Conclusion: We have experienced one case and have evaluated imaging findings through systematic review. Only 36 articles were eligible. CT and MRI findings were reported in 27 and 23 articles, respectively. To date, no diffusion weighted imaging (DWI)-MRI findings have been described. The most frequent findings in CT were a well-defined mass with high or soft tissue density. The most frequent MRI findings were a non-homogeneous signal intensity in T1 and T2 weighted sequences, with foci of hyperintensity, multiple septations or flow voids. After contrast administration, the enhancement could be homogeneous, non-homogeneous, nodular or peripheral. In our case, we found a non-homogeneous hyperintensity in DWI-MRI with an area of restricted diffusion and low apparent diffusion coefficient (ADC) was observed (0.963 × 10− 3 mm2/s +\-0.12 SD). The imaging characteristics cannot provide a pre-operative identikit of MT and surgical removal is necessary to accurately differentiate it from malignant angiosarcoma but radiological evaluation is useful in surgical planning.
Keywords: Masson’s tumor, case report, computed tomography, magnetic resonance imaging, diffusion weighted imaging
Masson’s tumor (MT), also known as intravascular papillary endothelial hyperplasia (IPEH) or Masson’s hemangioma, is a rare benign vascular disease with an exuberant endothelial proliferation in blood vessels that usually affects the extremities including head, neck and upper limbs.1,2 It is most frequent in the digits and in rare circumstances, lesions have been observed in the abdominal organs or in intracranial aneurysms.3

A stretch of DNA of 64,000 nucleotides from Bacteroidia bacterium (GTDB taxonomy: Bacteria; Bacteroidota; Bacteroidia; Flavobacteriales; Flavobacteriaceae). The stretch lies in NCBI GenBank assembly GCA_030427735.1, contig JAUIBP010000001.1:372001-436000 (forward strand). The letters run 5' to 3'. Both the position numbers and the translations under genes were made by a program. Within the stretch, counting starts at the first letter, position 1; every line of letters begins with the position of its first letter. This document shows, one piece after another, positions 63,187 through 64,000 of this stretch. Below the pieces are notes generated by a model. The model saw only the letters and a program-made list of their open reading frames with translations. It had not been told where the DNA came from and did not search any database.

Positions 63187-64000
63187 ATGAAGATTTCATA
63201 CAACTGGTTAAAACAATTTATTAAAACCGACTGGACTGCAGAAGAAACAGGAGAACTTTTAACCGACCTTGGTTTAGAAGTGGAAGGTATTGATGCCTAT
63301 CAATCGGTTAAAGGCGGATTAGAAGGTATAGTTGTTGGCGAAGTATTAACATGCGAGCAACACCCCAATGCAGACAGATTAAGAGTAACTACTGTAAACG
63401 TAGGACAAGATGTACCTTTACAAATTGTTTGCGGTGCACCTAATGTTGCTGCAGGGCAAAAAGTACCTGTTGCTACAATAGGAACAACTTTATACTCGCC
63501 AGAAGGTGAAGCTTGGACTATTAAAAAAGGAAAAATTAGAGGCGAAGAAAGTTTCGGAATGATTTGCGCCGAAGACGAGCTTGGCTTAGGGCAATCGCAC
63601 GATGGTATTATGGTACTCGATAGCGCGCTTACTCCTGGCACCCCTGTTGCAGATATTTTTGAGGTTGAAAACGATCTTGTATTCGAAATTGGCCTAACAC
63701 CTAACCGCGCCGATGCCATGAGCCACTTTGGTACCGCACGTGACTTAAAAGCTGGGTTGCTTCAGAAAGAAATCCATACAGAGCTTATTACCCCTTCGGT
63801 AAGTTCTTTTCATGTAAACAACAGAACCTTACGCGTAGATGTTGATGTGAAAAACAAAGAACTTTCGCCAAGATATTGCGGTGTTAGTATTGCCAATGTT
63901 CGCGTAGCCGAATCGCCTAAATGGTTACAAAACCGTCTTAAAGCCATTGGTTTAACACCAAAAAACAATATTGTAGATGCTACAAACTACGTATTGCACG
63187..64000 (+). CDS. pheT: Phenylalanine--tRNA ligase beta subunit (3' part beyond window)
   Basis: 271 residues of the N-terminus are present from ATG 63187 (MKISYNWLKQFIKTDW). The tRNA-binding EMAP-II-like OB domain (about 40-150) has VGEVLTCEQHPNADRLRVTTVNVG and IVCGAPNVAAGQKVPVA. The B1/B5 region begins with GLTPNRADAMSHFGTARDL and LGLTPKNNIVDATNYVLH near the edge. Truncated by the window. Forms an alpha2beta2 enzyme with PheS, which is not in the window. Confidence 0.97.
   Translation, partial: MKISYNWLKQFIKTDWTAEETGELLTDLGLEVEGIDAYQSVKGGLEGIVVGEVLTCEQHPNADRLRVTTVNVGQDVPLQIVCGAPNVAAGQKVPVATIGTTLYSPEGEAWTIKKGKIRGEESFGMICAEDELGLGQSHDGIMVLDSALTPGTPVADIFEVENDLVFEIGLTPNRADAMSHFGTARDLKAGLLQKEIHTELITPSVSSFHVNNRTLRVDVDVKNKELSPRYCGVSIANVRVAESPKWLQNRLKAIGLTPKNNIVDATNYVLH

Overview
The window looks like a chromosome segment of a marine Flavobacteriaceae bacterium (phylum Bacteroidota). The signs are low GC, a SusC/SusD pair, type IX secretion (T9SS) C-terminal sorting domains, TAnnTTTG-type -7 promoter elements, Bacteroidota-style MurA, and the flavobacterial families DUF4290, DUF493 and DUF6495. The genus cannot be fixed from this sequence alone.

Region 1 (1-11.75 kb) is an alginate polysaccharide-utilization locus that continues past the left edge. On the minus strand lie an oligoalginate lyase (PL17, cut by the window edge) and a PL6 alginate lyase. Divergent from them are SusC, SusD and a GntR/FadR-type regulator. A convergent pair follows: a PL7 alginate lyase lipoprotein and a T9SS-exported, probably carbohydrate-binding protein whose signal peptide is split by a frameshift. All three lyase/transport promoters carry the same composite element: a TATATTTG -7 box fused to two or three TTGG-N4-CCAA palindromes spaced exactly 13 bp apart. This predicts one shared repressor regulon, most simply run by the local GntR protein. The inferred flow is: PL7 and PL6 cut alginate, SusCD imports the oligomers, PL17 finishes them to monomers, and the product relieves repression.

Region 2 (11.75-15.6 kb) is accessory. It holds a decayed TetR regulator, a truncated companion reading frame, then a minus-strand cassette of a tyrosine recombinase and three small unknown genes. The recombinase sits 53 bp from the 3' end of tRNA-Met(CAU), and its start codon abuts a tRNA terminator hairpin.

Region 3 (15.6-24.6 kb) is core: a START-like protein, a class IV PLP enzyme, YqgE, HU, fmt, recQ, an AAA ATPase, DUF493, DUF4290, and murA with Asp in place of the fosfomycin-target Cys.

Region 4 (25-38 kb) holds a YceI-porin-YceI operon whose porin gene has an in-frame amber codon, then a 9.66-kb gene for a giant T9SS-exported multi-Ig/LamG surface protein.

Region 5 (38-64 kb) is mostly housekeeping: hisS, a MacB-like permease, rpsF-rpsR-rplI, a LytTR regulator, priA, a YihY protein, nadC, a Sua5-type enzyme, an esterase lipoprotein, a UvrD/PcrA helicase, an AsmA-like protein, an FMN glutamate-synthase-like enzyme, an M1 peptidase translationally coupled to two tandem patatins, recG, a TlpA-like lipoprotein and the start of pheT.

The lesion can arise from normal blood vessels, and in this case it is referred to as a “pure form”, or in a pre-existing vascular lesion, the so-called “mixed form”.
It is slightly more frequent in women (1.3:1). Its aetiology is generally considered as multifactorial even though in 30% of cases it arises after a local trauma or it is associated with vascular conditions (hemangiomas, vascular malformations).4
Radiological diagnosis of MT is usually challenging, due to the infrequent occurrence in head and neck and the similarity with vascular tumors like low grade angiosarcoma or Kaposi’s sarcoma.
In particular, it is not a typical pathologic condition of the buccal space and the knowledge of the expected CT and MR imaging findings can be helpful for the radiologist on differential diagnosis.
However, histology has to be confirmed by surgical removal and pathology.
We show here a representative case of MT of left buccal space, of which diagnostic and therapeutic experience remain limited. Further, we surveyed Computed tomography (CT) and Magnetic Resonance Imaging (MRI) findings of head and neck MT in English and French language papers, published from 1981 to 2019, to evaluate if the imaging characteristics of MT can suggest the diagnosis pre-operatively.
The patient provided written informed consent for publication of this case report and accompanying images. This case presentation was accepted by the Ethics Committee of Humanitas Clinical and Research Center and it was conducted in accordance with the principles of the Declaration of Helsinki.